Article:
April is National Poetry Month! Poetry is awesome for so many reasons, and it’s great to have a month dedicated to celebrating it. Recent award-winning titles, including Kwame Alexander’s The Crossover about basketball loving twin brothers and Jacqueline Woodson’s memoir Brown Girl Dreaming have brought the book in verse format into the spotlight. Rest assured there are plenty more books in verse that are widely available, with something to suit every reader. In that spirit, TSU brings you 8 Books in Verse:
Audacity by Melanie Crowder (2015)
As a child, Clara Lemlich dreamed of becoming a doctor, but her religious father thought it improper for her to read books or receive an education. When her family emigrates to America in the early 20th century, fleeing the building anti-Semitism in Russia she finds herself as the family breadwinner. Work in the New York City garment factory means poor working conditions, little pay and long hours, but she finds time to sneak away to English classes. With her new-found language skills audacious spirit, she begins to advocate for workers rights and before too long finds herself on the frontlines of the labor movement, leading the Uprising of 1909. Based on a true story.
Crank by Ellen Hopkins (2004)
Inspired by Hopkins’ daughter’s battle with drug addiction, Crank tells the story of model student, daughter and friend Kristina whose life begins to unravel after she “meets the monster”: meth. As she falls deeper and deeper into addiction, becoming unrecognizable to her family and former friends, the verse poetry perfectly captures the physical, emotional and mental toll. Teens can’t get enough of Ellen Hopkins’ signature edgy verse style and Crank is the book that started it all.
Enchanted Air: Two Cultures, Two Wings by Margarita Engle (2015)
Award-winning verse novelist and biographer Margarita Engle turns her focus to her own childhood in the 1950s, growing up caught between the American culture of her father’s family and the Cuban culture of her mother’s family. At school in America, she finds herself alone and longing for the summer days when she can be surrounded by Cuba’s tropical paradise and the freedoms and joys it brings. As the Cold War begins and relations between the countries sour, she fears losing the place her heart knows as home. Spare, evocative and lyrical verse takes the reader on a journey between two worlds through the eyes of a young girl, trying to figure out her identity.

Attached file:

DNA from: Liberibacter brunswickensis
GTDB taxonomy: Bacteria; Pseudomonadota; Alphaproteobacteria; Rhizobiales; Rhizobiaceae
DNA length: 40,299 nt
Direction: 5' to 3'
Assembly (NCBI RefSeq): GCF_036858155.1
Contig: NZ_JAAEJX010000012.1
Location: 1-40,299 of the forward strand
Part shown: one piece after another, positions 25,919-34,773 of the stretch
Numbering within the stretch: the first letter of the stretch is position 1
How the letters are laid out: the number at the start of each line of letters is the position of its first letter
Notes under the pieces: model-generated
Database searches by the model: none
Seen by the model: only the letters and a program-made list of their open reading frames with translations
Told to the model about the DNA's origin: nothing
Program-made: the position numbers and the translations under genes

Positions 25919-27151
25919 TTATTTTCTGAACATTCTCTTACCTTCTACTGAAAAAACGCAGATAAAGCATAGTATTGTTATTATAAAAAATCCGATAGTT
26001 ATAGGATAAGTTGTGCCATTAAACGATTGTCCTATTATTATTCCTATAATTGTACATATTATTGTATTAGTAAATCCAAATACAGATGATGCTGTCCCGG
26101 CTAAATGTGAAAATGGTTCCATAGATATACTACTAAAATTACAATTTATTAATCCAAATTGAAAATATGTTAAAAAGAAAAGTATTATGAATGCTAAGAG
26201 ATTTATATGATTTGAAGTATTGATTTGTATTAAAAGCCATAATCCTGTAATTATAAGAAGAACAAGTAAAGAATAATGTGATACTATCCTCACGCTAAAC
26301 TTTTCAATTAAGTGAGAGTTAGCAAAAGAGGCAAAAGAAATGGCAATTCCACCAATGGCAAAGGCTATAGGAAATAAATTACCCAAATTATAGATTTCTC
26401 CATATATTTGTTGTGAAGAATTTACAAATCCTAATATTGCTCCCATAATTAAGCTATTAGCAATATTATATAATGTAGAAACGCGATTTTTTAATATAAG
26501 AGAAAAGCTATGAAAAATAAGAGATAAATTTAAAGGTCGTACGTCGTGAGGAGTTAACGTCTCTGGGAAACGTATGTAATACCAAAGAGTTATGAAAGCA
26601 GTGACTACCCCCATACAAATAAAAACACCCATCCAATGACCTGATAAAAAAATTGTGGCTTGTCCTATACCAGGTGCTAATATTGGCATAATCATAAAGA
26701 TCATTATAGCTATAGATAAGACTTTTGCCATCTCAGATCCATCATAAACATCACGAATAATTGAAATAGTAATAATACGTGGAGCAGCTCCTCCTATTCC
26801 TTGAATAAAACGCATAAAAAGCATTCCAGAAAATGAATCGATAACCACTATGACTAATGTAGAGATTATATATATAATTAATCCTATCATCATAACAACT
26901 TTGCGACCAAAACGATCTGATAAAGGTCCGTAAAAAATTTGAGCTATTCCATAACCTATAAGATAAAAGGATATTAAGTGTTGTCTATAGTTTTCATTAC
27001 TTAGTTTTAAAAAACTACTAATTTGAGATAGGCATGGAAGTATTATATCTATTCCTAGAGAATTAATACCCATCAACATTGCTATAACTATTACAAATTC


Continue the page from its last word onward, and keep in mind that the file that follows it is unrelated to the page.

Freakboy by Kristin Elizabeth Clark (2013)
Three voices. Three teens coming to terms with their gender identity. Brendan is a popular wrestler with a beautiful girlfriend he adores but also envies. As a girl, Vanessa has the best of both worlds: she embraces her strength and skill as a wrestler; as a woman, she has long hair, soft skin and a feminine form. Their relationship is straining, and when Brendan meets Angel, a biological male who identifies as a woman, he begins to understand his confusing desires. Each voice is instantly recognizable and Clark’s depiction of the character’s exploration of gender identity is honest, moving and makes excellent use of the verse format.
A Time to Dance by Padma Venkatramen (2014)
Ever since she learned to walk, Veda was dancing. Now a teen, she is winning bharatanatyam dance competitions and seeing her hard work pay off, but she’s lost the passion that brought her to dance. On the way home from her latest competition, she is in an accident and loses one of her legs below the knee. Struggling with the pain of recovery and adjustment to a prosthesis, she isn’t sure she’ll ever dance again, let alone feel the desire. Infused with the rhythms and scents of India, the verse poetry style captures the setting and characters – particularly Veda – perfectly.
Booked by Kwame Alexander (2016)
Alexander’s follow-up to his Newbery Award winning The Crossover, Booked follows middle schooler and soccer fanatic Nick Hall as he deals with his parents separation, a crush, competition against his best friend in a huge tournament and bullies. Fast-paced and varied verse footnoted with fun vocabulary make for a winning combination.
To Be Perfectly Honest: A Novel Based on An Untrue Story by Sonya Sones (2013)
Collette is a compulsive liar. You can never trust anything that she says to be true. Except when it is. Which it might not be. The daughter of a famous movie star (so she says), dragged to the middle of nowhere, she meets an irresistible older guy. He doesn’t need to know how young she is or who her mother is though, right? Of course, everything Collette says is a lie anyway. Twisting, turning verse leads readers to believe one thing, but an unreliable narrator means that all bets are off on what’s true, and what’s another tall tale.
Your Own, Sylvia: A Verse Portrait of Sylvia Plath by Stephanie Hemphill (2007)
Mimicking the style, structure, language and tone of Plath’s own poetry, Hemphill creates a chronology of poet Sylvia Plath’s life that captures both the woman and her art in fine detail. Poems are written from a variety of perspectives, including family and friends of the poet written using extensive documented biographical research, Your Own, Sylvia comes as close to a biography as a work of fiction can. Moving and tragic, it is a fitting tribute to a poet whose own life story was as riveting as her poetry.